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Flowers, Fruits, and Frass

Local and statewide information on a variety of current topics for home gardeners and market growers.
cicada killer
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Cicada Killers

Posted by Kelly Allsup - Bugs

Cicada Killers (Sphecius speciosus) are out and the inquiries at the Master Gardener run plant clinics have been numerous. Cicada killers are solitary wasps that look like big black hornets with yellow banding on their abdomens appearing in late July and early August. These insects are considered beneficial because they exert a form of biological control on the annual cicada (Tibicen spp.) population. The excavating and burrowing in open dry ground for nest construction can be a nuisance for most gardeners and homeowners. Cicada killers are considered non-aggressive. However, if you invade their territory an male may approach you to investigate and rule out that you are not another male cicada killer. The males are unable to sting. The females can sting but only when handled or disturbed because they lack the instinct to guard their nest like the honey bee.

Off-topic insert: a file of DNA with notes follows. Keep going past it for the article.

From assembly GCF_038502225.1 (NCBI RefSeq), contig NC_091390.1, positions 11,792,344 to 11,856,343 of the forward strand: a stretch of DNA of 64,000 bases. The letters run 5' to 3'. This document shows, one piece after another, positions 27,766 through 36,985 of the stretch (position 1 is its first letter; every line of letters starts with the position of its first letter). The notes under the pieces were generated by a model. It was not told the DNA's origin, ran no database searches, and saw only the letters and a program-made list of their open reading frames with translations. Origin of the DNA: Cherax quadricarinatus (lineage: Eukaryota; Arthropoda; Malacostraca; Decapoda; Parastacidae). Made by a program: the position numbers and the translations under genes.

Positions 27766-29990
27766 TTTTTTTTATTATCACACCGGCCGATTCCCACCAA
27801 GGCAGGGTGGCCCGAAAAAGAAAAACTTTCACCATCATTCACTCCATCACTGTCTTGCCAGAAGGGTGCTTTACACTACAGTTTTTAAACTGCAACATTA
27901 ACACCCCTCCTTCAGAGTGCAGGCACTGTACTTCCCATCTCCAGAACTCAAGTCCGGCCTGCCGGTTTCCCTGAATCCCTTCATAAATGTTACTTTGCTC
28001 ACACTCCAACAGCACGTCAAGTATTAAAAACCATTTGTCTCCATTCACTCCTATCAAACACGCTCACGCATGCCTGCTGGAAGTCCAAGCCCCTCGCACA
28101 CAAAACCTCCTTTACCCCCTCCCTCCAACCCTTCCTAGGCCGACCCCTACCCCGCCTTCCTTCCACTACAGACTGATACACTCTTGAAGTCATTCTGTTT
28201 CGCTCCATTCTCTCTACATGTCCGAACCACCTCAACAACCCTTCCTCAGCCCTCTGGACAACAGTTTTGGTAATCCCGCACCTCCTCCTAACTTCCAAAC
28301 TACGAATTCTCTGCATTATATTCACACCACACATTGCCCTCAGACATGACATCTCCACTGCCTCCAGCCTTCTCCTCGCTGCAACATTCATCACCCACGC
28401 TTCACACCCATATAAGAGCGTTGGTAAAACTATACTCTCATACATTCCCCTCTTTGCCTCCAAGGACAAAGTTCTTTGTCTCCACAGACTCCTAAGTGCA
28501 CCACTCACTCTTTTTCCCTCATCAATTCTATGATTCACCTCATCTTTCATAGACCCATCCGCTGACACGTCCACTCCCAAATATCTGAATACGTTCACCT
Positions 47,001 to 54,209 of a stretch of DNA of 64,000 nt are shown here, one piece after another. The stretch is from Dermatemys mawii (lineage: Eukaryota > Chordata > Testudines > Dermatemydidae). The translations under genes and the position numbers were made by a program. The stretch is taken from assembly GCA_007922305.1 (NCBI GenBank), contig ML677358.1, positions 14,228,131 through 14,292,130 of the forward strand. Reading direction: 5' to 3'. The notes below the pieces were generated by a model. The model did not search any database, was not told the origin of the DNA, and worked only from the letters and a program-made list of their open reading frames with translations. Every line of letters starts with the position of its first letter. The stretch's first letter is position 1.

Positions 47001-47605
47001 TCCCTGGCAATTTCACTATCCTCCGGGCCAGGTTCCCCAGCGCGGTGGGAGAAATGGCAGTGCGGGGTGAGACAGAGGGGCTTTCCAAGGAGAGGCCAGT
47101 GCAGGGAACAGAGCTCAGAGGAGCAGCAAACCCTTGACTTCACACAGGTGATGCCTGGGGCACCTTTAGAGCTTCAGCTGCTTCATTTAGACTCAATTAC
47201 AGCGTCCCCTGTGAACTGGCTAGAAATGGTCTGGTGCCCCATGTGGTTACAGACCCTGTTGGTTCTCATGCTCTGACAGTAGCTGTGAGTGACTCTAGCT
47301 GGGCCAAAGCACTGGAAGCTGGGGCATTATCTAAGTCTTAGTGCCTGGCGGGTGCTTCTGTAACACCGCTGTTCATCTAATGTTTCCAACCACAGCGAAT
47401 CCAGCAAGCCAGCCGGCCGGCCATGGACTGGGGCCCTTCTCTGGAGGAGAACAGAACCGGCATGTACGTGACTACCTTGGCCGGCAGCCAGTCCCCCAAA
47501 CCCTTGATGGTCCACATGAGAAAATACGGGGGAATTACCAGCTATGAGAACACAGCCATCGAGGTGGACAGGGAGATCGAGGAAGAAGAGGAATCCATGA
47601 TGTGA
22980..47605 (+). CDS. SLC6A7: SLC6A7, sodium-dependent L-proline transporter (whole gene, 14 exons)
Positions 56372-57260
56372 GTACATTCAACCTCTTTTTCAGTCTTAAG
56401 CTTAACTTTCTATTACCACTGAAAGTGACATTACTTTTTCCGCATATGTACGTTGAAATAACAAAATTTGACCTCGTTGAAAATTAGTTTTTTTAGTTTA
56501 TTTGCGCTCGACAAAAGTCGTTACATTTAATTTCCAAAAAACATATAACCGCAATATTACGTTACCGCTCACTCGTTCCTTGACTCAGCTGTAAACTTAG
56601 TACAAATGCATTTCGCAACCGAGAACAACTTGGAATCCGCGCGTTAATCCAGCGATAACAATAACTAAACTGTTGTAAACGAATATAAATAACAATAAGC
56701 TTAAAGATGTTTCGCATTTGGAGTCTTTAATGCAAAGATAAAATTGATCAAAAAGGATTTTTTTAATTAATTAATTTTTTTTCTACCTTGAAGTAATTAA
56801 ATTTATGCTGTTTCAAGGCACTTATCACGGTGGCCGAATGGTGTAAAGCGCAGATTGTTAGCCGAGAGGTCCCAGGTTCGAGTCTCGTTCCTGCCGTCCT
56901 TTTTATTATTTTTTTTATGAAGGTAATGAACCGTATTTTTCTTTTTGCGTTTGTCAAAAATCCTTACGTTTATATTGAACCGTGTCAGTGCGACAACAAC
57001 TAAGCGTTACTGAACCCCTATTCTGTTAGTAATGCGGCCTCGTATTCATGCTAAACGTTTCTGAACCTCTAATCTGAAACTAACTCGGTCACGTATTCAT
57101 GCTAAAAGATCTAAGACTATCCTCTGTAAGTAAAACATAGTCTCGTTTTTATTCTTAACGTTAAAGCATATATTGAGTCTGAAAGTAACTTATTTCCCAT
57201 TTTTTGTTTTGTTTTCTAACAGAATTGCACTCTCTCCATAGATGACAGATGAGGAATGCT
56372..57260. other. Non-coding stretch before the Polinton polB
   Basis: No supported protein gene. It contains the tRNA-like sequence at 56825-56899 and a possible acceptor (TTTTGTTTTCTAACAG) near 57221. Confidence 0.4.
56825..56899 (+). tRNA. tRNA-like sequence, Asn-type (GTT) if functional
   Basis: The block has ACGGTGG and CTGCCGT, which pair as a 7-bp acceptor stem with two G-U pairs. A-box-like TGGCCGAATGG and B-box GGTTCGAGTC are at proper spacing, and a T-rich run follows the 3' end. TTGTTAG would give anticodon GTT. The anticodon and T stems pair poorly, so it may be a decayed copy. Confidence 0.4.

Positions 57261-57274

The singing of the annual cicadas causes the adults to come above ground and out of hibernation. On their search for annual cicadas they will stop and drink nectar and water from your garden. Once the female cicada killer has found and paralyzed an annual cicada she will carry it back to their underground nest. The female places her prize in a nest cell, lay her eggs on it and seal up the cell. The larvae hatch in a few days and begin to feed upon the annual cicada before they form a cocoon to pupate for the winter and early spring.

University of Illinois Extension suggests to plant ground covers and grass to avoid bare spots, put down mulch and use irrigation to deter nesting around your home. It is highly discouraged to kill this beneficial insect unless safety of children and pets are an issue. An application of a carbamate based chemical product to the nest will kill cicada killer adults and their larvae. Please visit Flowers, Fruits and Frass Horticulture blog at http://web.extension.illinois.edu/lmw/eb255/ for more garden insect information from the University of Illinois Extension office serving Livingston, McLean and Woodford Counties. Special thanks to McLean County Master Gardeners for photo.



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